# Is a sub-batch-tensor based on a discrete selection operation still differentiable when passed through multiple models?

If I have 3 sub-models in my end-to-end pipeline - A, B and C! And, I have an input of Batch Size of - 5 (any number - 5 for convenience) = IP.

Let’s say - I have 2 steps of operations:

1. (IP)[5 x N]AOP1[5 x H] → B → OP2 [5 x 2]
Here the input is sent through Model A and the output is then sent to Model B which gives a [BatchSize x 2] Output which can be used to obtain a Boolean Tensor of size BatchSize; let’s say : OP2 = [0,1,0,1,0]

Now, I want to use this tensor - OP2 to select a sub-tensor from OP1, which comes out of model A.

``````OP1_SubTensor = OP1[OP2.nonzero(), :]
``````
1. Ideally, I wanna use the OP1_SubTensor as input for Model C.

OP1_SubTensor [2 x H] → COP3 [2 x M]

I have 2 losses! One on the output of model B - Loss1 and one on the output of model C - Loss 2.

I am wondering if I can use this discrete selection on the output of model A (OP1) and then pass that sub-tensor to model C and then when I back prop on Loss1 and Loss 2; It will all be end-to-end optimized!

Or, should I filter the IP [5 x N] based on OP2 boolean tensor and pass it through the model A again?

Kinda confused!

So - upon checking other questions here and building on 2 replies -

It seems there are 2 possible approaches?

``````import torch
import torch.nn as nn

BS = 5 #batch size
modelA = nn.Linear(5,10)
modelB = nn.Linear(10, 2)
modelC = nn.Linear(10, 20)
x = torch.randn(BS, 5)

#Approach 1 - Clone to duplicate the computation Graph!
a = modelA(x)
a_copy = a.clone()
b = modelB(a_copy)
filter_index = torch.topk(b,1).squeeze() #tensor([0, 1, 1, 1, 0])
a = a[filter_index.nonzero(),:].squeeze(1)
c = modelC(a)

b.mean().backward(retain_graph = True)

c.mean().backward()

#Clear All:

#Approach 2 - Just retain_graph so it is not removed?
a = modelA(x)
b = modelB(a)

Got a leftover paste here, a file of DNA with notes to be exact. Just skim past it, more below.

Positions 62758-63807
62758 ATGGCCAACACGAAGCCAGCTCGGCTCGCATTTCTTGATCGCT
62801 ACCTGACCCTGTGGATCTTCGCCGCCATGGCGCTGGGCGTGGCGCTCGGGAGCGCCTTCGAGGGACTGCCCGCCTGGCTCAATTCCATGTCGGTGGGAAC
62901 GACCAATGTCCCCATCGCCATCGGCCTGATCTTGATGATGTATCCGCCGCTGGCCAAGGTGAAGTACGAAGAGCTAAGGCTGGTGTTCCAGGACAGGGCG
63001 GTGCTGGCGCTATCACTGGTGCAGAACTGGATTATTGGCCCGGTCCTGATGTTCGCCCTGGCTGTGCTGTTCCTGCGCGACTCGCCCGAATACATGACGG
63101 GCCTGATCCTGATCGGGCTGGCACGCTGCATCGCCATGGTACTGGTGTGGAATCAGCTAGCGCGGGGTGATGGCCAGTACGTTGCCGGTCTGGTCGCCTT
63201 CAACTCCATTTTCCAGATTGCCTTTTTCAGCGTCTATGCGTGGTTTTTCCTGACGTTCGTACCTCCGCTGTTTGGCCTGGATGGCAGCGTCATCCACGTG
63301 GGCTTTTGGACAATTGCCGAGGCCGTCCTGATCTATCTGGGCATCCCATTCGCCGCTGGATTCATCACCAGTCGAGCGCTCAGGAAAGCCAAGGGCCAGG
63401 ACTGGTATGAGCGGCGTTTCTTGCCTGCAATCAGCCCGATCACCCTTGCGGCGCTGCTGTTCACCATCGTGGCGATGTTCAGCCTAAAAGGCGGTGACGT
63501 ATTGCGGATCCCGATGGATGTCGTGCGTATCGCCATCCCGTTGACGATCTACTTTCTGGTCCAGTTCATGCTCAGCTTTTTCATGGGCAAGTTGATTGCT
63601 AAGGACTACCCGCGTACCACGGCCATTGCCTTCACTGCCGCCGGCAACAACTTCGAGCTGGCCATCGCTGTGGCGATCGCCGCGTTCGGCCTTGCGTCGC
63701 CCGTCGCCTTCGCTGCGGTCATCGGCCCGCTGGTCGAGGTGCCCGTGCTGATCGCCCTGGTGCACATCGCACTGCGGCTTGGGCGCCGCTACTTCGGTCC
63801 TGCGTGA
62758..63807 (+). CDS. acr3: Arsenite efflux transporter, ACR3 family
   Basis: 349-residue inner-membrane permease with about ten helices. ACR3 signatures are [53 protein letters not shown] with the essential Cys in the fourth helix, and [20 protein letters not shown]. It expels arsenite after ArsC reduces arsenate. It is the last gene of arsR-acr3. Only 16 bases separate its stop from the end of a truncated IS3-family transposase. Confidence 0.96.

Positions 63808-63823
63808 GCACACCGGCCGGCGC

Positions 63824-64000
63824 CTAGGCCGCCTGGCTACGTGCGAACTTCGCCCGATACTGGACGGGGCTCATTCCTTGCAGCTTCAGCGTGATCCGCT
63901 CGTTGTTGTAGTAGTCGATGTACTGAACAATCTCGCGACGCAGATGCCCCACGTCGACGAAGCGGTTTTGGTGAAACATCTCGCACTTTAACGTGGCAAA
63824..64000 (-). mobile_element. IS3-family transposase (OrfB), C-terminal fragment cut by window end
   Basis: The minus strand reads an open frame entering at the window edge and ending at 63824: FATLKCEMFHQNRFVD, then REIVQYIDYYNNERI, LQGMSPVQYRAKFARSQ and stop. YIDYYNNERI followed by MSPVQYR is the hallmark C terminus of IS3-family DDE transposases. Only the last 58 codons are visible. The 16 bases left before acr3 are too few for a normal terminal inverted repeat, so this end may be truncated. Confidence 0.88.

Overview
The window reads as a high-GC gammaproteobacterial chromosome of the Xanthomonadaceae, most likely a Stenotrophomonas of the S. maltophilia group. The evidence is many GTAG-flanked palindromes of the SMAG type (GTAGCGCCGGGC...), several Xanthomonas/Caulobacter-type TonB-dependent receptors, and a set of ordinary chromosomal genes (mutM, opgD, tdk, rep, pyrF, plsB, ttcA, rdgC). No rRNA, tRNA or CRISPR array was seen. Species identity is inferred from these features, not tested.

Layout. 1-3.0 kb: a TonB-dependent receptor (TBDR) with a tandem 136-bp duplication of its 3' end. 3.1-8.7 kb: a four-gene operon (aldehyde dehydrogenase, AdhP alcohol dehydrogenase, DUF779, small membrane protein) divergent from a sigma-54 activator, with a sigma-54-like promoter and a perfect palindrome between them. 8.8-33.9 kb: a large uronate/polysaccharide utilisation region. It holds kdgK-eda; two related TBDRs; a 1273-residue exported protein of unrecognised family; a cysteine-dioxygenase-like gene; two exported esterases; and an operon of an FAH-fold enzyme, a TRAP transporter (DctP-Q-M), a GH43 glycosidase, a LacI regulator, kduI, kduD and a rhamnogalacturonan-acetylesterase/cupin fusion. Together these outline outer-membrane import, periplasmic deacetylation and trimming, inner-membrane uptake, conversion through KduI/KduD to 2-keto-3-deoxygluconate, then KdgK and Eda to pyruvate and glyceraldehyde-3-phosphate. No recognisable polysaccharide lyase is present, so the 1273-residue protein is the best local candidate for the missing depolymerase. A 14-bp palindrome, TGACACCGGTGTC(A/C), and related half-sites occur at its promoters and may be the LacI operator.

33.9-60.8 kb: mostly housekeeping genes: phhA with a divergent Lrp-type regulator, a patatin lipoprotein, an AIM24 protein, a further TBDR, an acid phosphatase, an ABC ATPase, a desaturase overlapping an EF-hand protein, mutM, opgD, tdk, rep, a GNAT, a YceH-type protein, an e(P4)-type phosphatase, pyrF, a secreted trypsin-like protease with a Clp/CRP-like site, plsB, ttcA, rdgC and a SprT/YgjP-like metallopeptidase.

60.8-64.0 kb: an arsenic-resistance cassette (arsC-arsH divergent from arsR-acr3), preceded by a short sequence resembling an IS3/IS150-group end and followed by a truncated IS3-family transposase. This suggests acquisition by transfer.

filter_index = torch.topk(b,1).squeeze() #tensor([0, 1, 1, 1, 0])
a = a[filter_index.nonzero(),:].squeeze(1)
c = modelC(a)

b.mean().backward(retain_graph = True)

c.mean().backward()
``````

And, upon gradient checking, both seem to work fine! After the first `.backward()`, modelA and modelB is updated and the second `.backward()` updates modelA (further!) and modelC?

So, is there a potential difference between these 2 approaches? It seems - both require me to specify `retain_graph`. Unless I do something like this -

``````#Approach 3:
loss = b.mean() + c.mean()
loss.backward()
``````

And this seems to work as well?! Without the `retain_graph` since the computation graph is combined (maybe?).

So - basically - Are all 3 approaches the same? and neither is better than the other? And, the `a = a[filter_index.nonzero(),:].squeeze(1)` step to discretely and partially filter the modelA output-batch poses no issue in breaking the computation graph?

PS: I checked this reply about memory efficiency using batch gradients accumulation here - Using sub-batches to avoid busting the memory? - #2 by albanD and if multiple batches can be evaluated (`.backward()`) for a single optimizer-step to accumulate gradients then a part of the batch output can be used to evaluate the model as well right?